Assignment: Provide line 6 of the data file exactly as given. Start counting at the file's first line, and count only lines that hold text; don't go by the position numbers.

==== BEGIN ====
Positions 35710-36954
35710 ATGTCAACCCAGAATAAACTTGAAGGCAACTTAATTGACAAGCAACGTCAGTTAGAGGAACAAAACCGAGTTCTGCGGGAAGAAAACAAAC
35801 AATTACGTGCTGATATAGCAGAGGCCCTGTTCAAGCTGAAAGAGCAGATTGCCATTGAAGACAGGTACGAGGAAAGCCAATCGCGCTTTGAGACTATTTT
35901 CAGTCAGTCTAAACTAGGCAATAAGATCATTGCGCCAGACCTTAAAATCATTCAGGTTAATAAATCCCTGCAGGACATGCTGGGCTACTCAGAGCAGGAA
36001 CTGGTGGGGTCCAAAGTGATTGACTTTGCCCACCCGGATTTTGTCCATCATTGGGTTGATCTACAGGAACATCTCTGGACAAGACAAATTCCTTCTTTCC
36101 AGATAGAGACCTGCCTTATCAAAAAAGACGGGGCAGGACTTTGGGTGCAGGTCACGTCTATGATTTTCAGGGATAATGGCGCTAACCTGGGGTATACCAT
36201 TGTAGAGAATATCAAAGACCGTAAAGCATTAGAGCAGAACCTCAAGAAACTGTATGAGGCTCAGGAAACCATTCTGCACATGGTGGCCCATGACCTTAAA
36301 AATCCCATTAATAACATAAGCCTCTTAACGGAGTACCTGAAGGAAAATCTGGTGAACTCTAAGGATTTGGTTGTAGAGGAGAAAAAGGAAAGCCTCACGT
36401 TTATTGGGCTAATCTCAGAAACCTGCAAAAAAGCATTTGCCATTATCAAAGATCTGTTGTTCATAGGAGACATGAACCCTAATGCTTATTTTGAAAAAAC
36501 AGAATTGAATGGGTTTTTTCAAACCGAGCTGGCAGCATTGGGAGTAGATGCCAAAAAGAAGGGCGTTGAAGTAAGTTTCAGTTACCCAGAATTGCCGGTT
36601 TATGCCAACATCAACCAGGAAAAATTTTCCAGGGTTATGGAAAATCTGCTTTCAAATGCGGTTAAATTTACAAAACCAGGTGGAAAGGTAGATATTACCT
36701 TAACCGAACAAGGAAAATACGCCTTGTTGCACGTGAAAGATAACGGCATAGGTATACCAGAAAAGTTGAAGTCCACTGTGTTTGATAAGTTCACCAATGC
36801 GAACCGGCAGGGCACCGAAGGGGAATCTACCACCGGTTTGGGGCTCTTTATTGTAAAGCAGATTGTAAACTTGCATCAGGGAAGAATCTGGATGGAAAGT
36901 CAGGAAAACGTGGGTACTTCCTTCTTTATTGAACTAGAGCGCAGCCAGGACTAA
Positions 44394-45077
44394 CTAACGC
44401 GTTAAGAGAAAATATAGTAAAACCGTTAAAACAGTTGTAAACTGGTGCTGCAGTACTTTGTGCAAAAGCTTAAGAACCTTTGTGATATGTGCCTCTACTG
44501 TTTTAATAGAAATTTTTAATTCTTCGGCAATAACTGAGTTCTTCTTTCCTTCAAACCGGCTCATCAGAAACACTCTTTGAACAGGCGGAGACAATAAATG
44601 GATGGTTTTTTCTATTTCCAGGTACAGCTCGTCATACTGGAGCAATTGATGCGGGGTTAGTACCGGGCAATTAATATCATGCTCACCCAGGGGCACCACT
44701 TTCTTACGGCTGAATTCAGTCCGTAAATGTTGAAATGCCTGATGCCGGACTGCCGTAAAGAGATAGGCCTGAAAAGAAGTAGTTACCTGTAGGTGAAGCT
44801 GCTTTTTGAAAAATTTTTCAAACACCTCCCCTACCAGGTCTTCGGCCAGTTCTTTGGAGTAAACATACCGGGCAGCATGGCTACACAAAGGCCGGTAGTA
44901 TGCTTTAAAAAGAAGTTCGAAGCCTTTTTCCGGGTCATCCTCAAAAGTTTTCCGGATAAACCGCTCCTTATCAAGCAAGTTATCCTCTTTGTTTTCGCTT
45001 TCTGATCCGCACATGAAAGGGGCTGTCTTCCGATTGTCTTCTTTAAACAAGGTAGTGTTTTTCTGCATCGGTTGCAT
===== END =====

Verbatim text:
36101 AGATAGAGACCTGCCTTATCAAAAAAGACGGGGCAGGACTTTGGGTGCAGGTCACGTCTATGATTTTCAGGGATAATGGCGCTAACCTGGGGTATACCAT